In August 2003, the Islamic State’s predecessor colluded with the remnants of Saddam Hussein’s regime to launch a terrorist strike against the U.N. in Baghdad, leading to the U.N.’s withdrawal. The pro-Assad coalition has borrowed this playbook: the U.N. announced on Tuesday morning that it was suspending all humanitarian aid deliveries into Syria.
This comes on the heels of the revelations that the UN has provided millions of dollars to crucial sectors of the Assad regime since 2011, contributing to its remaining in power.
Russia has justified its position by claiming the U.S. never abided by its part of the deal, to restrain the armed opposition, and pointed to an incident on Saturday night when Coalition airstrikes killed sixty-two regime soldiers. The U.S. says it was an accident, and this is plausible. Most conspiracy theories in Syria go wrong by assuming the West is hell-bent on overthrowing Assad, a proposition that, to put it mildly, lacks evidence.
Still, there are pieces of the puzzle missing.
One U.S. official explained that it was possible that, because Assad had pressed prisoners and others into being conscripts, and in his degraded armed forces these government militiamen might not be wearing recognisable uniforms or be in regime-like formations, they were mistaken for an irregular force. “That is where we are right now,” the official said, acknowledging “that could change”. This would be the most innocent explanation for the fact that, though the Russians were informed ahead of time about the airstrike, they did not alert the U.S. to the presence of pro-regime forces.
With the pro-regime coalition having flouted the terms of the CoH, publicly rejected it, engaging in targeted airstrikes against humanitarian actors, and indiscriminate attacks on Syrian civilians, most would consider the CoH to be dead. Since Russia was either unable or unwilling to halt any of this, it would seem to end the argument for Moscow being a useful enforcement mechanism and an interlocutor worth dealing with cooperatively in Syria.
That is not how Secretary of State John Kerry sees it.
Hours after the regime recommenced mass anti-civilian aerial attacks on Monday night, the State Department was waiting for Russia to “clarify” its position to decide whether or not the ceasefire was holding. Kerry was more definitive on Tuesday morning: “The ceasefire is not dead.”
The U.S.-Russia agreement might have been misconceived; had it worked as planned it would have strengthened both the Assad regime and al-Qaeda. But the pretence it is working when it isn’t is even worse. It amounts in practice to a replay of the CoH earlier this year, when the rebels under U.S. sway were restrained and the pro-Assad coalition acted as it wished. This is particularly damaging to Western efforts to isolate al-Qaeda from the mainstream rebellion.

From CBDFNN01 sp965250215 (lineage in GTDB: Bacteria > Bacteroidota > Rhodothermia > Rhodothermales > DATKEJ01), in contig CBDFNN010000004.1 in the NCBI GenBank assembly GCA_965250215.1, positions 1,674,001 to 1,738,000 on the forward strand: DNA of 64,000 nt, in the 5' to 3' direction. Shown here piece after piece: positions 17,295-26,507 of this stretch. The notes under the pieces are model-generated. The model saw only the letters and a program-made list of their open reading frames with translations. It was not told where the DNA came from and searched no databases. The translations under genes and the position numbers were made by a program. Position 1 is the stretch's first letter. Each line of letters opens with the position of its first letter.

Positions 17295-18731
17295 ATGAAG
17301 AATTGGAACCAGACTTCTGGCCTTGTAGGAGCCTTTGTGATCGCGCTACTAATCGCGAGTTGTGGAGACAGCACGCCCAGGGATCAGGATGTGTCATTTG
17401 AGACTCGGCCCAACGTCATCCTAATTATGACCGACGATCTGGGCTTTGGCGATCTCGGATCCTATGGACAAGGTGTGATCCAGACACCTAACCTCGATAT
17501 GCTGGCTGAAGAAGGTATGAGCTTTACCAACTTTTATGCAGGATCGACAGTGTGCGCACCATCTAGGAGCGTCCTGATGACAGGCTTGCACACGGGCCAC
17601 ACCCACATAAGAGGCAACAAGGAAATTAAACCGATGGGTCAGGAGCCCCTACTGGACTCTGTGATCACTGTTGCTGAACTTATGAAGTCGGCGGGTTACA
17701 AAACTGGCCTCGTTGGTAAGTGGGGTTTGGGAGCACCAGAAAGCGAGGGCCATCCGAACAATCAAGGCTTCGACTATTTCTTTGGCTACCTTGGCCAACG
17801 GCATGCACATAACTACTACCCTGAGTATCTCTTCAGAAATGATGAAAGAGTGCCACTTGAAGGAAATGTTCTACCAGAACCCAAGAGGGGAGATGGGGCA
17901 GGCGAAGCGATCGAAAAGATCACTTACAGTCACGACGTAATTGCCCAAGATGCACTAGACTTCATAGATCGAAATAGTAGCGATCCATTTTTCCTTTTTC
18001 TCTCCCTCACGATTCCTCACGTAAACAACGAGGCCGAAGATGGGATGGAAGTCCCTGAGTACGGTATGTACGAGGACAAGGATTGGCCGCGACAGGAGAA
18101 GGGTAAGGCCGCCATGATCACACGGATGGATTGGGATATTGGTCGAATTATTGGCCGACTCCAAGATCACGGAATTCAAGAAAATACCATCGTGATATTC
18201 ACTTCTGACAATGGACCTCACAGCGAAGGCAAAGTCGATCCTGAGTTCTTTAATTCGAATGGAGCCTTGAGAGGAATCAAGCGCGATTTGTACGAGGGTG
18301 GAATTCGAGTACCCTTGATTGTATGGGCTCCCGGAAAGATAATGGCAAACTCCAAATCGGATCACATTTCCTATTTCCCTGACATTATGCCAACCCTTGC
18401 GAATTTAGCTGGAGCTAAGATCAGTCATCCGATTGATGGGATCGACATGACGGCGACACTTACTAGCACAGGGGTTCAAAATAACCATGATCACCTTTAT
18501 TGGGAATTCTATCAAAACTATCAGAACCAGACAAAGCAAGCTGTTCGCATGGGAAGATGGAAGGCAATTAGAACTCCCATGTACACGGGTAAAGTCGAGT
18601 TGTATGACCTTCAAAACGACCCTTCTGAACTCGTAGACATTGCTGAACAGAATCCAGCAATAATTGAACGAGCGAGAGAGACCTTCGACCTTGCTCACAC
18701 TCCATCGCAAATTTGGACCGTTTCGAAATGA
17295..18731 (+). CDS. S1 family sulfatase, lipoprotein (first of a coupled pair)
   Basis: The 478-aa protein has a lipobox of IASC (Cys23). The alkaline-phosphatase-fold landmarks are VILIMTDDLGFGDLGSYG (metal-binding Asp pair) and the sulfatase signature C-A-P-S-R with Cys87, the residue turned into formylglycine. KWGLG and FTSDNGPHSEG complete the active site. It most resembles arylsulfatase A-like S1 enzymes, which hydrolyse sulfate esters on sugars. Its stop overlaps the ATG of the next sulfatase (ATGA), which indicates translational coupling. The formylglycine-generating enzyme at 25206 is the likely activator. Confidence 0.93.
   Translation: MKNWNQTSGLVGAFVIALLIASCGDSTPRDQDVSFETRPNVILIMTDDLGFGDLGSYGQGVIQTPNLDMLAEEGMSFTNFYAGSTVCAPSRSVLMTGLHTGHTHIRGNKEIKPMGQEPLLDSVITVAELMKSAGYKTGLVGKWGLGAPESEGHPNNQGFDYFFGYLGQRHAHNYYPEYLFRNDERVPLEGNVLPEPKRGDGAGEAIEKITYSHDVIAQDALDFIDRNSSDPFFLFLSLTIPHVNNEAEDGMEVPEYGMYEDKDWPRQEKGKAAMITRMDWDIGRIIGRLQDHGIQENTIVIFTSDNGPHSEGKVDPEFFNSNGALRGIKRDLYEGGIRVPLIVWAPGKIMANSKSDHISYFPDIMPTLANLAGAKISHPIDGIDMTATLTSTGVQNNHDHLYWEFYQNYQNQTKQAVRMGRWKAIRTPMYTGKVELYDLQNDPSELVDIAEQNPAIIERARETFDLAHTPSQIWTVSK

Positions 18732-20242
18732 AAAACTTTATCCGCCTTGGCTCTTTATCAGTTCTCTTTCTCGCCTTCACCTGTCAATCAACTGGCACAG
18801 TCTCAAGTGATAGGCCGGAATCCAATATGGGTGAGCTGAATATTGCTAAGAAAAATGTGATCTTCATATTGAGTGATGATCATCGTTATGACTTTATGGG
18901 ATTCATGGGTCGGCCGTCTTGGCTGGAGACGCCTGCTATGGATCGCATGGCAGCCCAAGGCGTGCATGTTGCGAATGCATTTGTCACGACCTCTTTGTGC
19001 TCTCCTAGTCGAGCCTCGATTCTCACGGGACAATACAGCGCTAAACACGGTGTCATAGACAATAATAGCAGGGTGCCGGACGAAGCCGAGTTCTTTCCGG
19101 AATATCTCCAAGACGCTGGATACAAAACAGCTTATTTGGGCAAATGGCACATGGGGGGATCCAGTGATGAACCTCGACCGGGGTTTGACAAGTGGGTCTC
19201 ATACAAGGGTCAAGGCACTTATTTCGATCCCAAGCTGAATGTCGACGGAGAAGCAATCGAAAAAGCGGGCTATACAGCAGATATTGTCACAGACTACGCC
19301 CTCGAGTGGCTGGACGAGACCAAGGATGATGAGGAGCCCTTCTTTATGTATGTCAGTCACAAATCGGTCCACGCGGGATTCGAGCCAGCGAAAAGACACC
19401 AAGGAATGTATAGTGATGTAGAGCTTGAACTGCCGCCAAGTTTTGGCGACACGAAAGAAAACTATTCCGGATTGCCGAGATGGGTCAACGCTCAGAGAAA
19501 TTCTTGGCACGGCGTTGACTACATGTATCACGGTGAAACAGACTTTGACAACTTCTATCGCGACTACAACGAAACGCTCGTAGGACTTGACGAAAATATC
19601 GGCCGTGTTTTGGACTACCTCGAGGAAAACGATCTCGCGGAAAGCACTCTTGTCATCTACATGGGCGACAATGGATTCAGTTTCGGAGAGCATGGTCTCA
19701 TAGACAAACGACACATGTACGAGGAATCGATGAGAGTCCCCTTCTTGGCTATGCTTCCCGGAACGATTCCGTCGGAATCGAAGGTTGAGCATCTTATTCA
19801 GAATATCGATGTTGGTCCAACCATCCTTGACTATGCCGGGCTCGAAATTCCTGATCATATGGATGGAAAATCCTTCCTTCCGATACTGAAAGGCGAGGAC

Al-Qaeda made the argument, from the beginning of this round of the political process in December 2015, that it was a conspiracy against the revolution, an effort to demobilise the armed opposition and co-opt them into an interim government on terms indistinguishable from surrender.
Al-Qaeda had plenty to work with in making this case.
Their rebranding has been dismissed by most in the West, but it was never intended for the West, and it is working on the ground. JFS’s “break” with al-Qaeda is interpreted as a serious indication that its desire is to serve not rule. And their record as a better servant of opposition security and interests than the West is quite plain.
Having Syrians lay down arms would require them to feel secure and that cannot happen while Assad remains in power. The tilt of the U.S.-led efforts towards keeping Assad are therefore bringing discredit on the idea of a political solution, and al-Qaeda is stepping into that breach with a ready-made answer: violent jihad. And while Assad remains, the population will look to anyone who can help continue the fight.
The current political track took place in the shadow of the Russian intervention that turned this entire process on its head, from one about the terms of Assad’s departure to negotiating the terms under which he would stay. Al-Qaeda could hardly have asked for more. A political settlement could only be feasible after reversing this trend. Alas, a willingness to use force, even minimally, to alter the balance of power against the pro-Assad coalition does not seem to be on the table for the foreseeable future.